Unfortunately, few reliable data sources exist for virtual school enrollment. Most widely cited statistics are produced by organizations with a stake in promoting such a boom. A 2009 U.S. Department of Education meta-study, which is cited in the AP story, offers this statistic:
 
Online learning—for students and for teachers—is one of the fastest growing trends in educational uses of technology. The National Center for Education Statistics (2008) estimated that the number of K-12 public school students enrolling in a technology-based distance education course grew by 65 percent in the two years from 2002-03 to 2004-05. On the basis of amore recent district survey, Picciano and Seaman (2009) estimated that more than a million K-12 students took online courses in school year 2007–08. (PDF p. 13)
 
Enrolling in “a technology-based distance education course” is a far cry from being a full-time online student. However, from a vendor perspective, a seat is a seat, whether the student is taking multiple courses or is full time online. Picciano and Seaman (cited in the DOE study above) have produced more recent peer-reviewed research (2011) predicting “that by 2016, five million K-12 mostly high school students will be enrolled in these (online) courses.”
 
For further analysis, please read the complete analyst recap, located here.

 

Cleveland considering radio system partnership

The city of Cleveland and the Ohio Southwest Regional Communications Network (SWRCN) are considering a radio communications partnership. Cleveland had budgeted more than $30 million for the build out of a new radio system that was awarded to Motorola earlier this year, and as part of this costly endeavor, the city may merge systems with the SWRCN at no cost.

 

The SWRCN, which operates on a Motorola system as well, consists of Middleburg Heights, Berea, Brook Park, Parma Heights, Strongsville, North Royalton, Olmstead Falls and Olmstead Township. The reason for the proposed merger is to increase interoperability through 13 different licensed frequencies that Cleveland uses, improve connectivity, and allow for better coverage among the major systems in Northeast Ohio. The merger is up for vote at the start of 2012.

 

In the past, Cleveland has addressed limitations in its ability to communicate across agencies. Within Cuyahoga County, there are more than 40 types of radio systems along with a diverse set of frequencies used by all public safety agencies. The integration between the city and the SWRCN would alleviate many of the problems associated with radio coverage across the county.

 

Analyst’s Take

 

Integration of communications systems has become more of a norm in order to ensure coverage in the event of a natural disaster or major emergency, especially when systems experience incompatibilities with neighboring jurisdictions. Since both Cleveland and the SWRCN operate on a Motorola system, if an upgrade is pursued or a contract renewed, it will likely be done regionally under the same system to control costs.

 

As more cities and counties consider regionalizing their public safety systems, it may create additional opportunities for vendor solutions and services, like the need for a systems integrator. Vendors should stay atop upgrades within smaller counties and municipalities as well as research regional and state systems for possible mergers.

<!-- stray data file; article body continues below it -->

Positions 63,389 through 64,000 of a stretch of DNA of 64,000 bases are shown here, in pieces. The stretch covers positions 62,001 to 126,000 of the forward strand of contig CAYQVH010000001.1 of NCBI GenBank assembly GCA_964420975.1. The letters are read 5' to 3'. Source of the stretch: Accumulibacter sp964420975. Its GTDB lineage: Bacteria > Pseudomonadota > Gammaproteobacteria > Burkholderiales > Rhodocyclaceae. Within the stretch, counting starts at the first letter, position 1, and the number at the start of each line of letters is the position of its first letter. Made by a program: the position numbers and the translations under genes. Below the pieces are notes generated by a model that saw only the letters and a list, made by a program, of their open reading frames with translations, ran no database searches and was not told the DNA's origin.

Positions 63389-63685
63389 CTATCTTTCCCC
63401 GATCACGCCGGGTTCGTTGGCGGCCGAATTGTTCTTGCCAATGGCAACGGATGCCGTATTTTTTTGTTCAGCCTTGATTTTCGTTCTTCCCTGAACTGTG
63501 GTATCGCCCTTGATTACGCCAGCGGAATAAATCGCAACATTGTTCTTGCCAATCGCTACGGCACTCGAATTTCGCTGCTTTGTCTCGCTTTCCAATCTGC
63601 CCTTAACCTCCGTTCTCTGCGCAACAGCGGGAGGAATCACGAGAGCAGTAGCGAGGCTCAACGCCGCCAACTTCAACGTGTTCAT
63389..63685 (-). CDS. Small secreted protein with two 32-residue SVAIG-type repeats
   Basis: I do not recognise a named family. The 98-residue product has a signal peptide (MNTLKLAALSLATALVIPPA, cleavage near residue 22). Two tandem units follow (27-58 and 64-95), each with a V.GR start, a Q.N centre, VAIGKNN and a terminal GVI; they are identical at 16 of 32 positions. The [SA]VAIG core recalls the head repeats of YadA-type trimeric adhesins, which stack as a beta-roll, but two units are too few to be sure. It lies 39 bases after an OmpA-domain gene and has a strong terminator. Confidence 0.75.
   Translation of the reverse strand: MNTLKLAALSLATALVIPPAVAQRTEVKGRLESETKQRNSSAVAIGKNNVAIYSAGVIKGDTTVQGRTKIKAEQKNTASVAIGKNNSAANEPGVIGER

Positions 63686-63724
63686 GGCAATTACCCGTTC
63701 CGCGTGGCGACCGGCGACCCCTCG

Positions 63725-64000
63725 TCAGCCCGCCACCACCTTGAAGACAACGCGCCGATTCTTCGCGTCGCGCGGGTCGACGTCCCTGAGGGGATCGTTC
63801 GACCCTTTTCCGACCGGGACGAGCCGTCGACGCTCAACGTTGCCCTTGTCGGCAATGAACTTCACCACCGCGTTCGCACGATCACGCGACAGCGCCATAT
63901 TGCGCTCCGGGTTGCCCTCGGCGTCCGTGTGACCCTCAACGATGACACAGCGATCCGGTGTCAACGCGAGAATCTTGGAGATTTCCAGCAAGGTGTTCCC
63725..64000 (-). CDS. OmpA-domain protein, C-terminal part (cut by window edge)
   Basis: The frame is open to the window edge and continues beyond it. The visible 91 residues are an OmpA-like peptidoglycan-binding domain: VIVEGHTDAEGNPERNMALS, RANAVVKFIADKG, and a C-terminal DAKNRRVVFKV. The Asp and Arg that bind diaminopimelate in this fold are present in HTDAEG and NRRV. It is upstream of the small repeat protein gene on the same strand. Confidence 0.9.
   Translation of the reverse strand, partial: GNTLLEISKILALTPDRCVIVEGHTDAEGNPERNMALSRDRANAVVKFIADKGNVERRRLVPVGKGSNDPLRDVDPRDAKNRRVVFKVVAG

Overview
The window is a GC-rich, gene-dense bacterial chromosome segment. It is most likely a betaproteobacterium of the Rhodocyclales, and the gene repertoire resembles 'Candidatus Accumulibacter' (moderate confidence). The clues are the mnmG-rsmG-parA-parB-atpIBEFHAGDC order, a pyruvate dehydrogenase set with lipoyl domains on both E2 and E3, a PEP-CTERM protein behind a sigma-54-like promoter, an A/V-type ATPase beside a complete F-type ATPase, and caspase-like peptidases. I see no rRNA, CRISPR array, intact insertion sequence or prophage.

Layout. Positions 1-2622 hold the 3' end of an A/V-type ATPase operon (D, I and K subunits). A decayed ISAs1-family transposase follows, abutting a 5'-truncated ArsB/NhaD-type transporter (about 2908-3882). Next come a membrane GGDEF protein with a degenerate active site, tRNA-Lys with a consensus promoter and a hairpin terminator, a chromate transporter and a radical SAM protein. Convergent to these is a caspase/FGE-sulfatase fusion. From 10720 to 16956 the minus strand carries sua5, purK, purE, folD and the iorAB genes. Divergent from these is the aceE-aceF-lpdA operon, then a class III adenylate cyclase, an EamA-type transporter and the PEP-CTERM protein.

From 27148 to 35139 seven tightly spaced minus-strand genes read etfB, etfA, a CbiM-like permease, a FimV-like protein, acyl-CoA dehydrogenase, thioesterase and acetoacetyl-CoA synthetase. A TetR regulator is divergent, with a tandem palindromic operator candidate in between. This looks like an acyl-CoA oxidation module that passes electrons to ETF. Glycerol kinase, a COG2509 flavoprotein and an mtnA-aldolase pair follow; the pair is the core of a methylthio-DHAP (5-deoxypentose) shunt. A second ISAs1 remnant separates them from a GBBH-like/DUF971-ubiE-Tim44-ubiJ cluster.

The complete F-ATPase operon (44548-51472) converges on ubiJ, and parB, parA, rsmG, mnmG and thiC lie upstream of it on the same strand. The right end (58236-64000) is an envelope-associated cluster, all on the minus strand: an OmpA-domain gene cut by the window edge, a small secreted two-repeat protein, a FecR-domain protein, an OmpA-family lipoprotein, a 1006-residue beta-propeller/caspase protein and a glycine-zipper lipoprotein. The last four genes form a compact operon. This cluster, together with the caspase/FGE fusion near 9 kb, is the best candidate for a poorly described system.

Deltek’s Straight Dope on State Budgets, Pt. V: How They Improved Finances & GovCon Biz Prospects

This blog contains exerpts from the full Deltek GovWinIQ article, located here (subscribers only).

The National Association of State Budget Officers (NASBO) and the National Governor’s Association (NGA) released a report in November 2001 outlining the fiscal condition of the states. As highlighted by NASBO, state general funds (GF) budgetary conditions are actually improving in FY 2012, albeit slowly. NASBO projects growth to continue, with slowly improving economic conditions in FY 2012 and 2013. Deltek projects similar improvement in state all funds (AF) budgets, with slow growth in 2013 and improved growth looking forward to 2014 and 2015. Simply, expenditures, revenues, balances, and rainy day funds are all up and improving. This is good news for the GovCon community.

However, even with this good news, most states made changes and cuts to achieve balance. In this installment of the straight dope series, Deltek examines some of the measures states took to adjust their finances and get government business moving in the right direction again.

As discussed in previous Deltek articles, state expenditures are on the rise again, which is an excellent sign for the business community. Figure 1, below, provides a vivid graphic illustration of the turmoil caused by the recession and the more recent recovery. However, states made many cuts and adjustments to get back to this place of positive growth.

Figure 1: Annual Percentage General Fund State Budget Increases


Examining expenditures for 2012, state priorities for cuts and growth become more apparent. In figure 2, below, the number of states making significant adjustments in expenditures, both positive and negative is fairly high across most verticals. This is likely due to states needing to make many budgetary adjustments in order to bring the books back in balance after the turbulent recession. Subscribers have access to more detailed analysis of state spending changes in 2012 in the full article, here.

Figure 2: 2012 State Budget Vertical Adjustment